I first volunteered to be a participant in an fMRI study as a wide-eyed college freshman ten years ago. I was so excited to get to see a picture of my brain, but once I was tightly packed into the scanner, a few worries entered my mind: would it turn out that I had a tumor, or was one of those people with half a brain? Would the experiment show that I’m not very smart, or vulnerable to mental illness? Would the graduate student administering the experiment know what I was thinking?
While my concerns were rather common, they were also rather unfounded. fMRI is rather good at predicting what you are thinking about in laboratory situations where you are given a very short list of things to think about. For example, an fMRI scan can predict whether you are thinking about a face or a place as the mental imagery for places and faces recruits different brain areas. And it is of note that this happens when your subjects are willing and able to think only about faces or houses for a 20 second run inside the scanner.
Earlier, I wrote a little about the analysis of fMRI data. The kind of inferences researchers make in these kinds of studies is in the form of “what area of the brain is more active for task 1 compared to task 2?” In prediction, the question becomes “given a pattern of brain activity, what was the participant seeing/hearing/doing?” Early prediction techniques relied on correlation: a voxel was predictive if its activity to a particular stimulus in one run was more highly correlated with activity to the same stimulus from another run than to activity from a different stimulus. More modern prediction studies make use of machine learning and statistical classifiers such as linear discriminant analysis, and support vector machines in particular. This approach to data analysis has been both popular and fruitful, particularly for vision research. I recommend this review for more on the state-of-the-art.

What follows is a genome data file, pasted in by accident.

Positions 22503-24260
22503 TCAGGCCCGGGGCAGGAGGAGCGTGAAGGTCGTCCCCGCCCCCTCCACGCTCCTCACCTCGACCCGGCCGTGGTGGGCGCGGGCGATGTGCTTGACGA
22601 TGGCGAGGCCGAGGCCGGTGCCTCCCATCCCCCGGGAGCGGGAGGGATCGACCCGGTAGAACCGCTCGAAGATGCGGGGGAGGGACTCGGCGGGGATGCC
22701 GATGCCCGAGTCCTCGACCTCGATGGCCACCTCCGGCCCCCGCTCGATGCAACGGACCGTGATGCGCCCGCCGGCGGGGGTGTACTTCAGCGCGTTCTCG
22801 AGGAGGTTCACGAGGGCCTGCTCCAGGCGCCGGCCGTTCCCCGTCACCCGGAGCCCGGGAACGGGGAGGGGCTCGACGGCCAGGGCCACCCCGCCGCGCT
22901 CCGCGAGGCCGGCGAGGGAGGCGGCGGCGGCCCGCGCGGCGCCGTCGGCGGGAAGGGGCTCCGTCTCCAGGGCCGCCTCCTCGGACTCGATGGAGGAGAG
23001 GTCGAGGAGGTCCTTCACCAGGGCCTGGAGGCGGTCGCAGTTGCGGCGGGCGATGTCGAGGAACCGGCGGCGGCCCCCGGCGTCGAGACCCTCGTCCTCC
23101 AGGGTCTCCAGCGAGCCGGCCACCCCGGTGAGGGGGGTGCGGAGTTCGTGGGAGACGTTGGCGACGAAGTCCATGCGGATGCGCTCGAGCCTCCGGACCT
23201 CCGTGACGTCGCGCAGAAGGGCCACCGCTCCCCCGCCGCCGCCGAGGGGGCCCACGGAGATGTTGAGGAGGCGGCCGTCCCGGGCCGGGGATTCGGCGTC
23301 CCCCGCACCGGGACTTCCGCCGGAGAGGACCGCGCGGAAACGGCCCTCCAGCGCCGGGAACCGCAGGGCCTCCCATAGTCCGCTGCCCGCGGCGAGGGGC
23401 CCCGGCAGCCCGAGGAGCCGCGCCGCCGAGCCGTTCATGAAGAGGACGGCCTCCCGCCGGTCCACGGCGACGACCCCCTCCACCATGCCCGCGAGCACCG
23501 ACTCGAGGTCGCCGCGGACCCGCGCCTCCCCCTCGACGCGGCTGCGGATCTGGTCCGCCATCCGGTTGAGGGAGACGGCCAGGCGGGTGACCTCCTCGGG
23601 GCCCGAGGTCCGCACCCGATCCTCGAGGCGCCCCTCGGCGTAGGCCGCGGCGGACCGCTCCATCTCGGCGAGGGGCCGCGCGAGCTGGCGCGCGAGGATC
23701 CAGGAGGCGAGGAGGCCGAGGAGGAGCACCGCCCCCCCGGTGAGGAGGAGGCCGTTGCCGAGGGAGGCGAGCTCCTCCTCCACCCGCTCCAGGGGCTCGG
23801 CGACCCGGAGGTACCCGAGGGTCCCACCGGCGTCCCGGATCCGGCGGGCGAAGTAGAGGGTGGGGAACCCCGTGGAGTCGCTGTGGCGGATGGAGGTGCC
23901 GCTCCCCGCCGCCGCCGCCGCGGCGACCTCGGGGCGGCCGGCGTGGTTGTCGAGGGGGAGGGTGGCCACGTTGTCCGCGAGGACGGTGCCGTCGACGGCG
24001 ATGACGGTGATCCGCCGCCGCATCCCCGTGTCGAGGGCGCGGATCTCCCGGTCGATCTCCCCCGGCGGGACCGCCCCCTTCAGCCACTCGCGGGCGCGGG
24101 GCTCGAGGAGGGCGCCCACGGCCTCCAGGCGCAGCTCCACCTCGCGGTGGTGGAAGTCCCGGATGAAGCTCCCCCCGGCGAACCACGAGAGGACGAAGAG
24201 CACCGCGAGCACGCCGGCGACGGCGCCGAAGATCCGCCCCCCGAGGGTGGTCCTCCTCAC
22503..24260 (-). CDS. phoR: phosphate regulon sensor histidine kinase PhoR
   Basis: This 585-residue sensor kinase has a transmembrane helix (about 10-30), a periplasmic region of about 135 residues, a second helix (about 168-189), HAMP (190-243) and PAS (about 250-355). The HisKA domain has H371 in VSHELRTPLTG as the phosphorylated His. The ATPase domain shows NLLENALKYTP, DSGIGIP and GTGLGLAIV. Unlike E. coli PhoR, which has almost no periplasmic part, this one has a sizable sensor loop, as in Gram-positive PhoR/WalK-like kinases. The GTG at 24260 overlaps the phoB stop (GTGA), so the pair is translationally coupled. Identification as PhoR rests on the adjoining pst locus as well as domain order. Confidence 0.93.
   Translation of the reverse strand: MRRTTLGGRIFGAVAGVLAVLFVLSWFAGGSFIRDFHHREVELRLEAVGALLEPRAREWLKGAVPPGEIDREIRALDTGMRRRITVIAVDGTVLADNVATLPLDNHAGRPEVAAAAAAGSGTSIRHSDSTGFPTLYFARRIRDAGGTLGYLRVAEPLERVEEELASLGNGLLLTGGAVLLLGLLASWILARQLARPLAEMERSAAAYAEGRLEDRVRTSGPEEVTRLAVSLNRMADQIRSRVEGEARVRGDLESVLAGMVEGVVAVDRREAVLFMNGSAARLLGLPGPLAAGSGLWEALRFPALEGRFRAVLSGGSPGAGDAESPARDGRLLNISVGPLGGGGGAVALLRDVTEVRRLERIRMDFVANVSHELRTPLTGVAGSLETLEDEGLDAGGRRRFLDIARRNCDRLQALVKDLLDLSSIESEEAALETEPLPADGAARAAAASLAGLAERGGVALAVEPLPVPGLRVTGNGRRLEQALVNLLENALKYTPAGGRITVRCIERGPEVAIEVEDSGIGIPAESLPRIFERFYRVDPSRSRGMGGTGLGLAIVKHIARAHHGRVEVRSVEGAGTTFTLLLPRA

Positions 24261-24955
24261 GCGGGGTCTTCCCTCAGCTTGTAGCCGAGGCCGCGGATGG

As impressed as we tend to be with both math-y and brain-y things, it is important to remember that we are still not able to predict arbitrary patterns of brain activity. When you are lying there in the scanner, it is possible to determine if you are daydreaming, but not the contents of your daydream. I have a particular concern over the over-selling of these studies in the titles of both lay and academic papers. Although the technology for fMRI decoding is advancing rapidly, I also do not see the scanner as a place where future civil liberties go to die. Getting readable data from the scanner requires your participant to be very co-operative, so its use as an interrogation device is limited. But for you paranoid types, perhaps you should consider some metal dental work… or even a hair tie!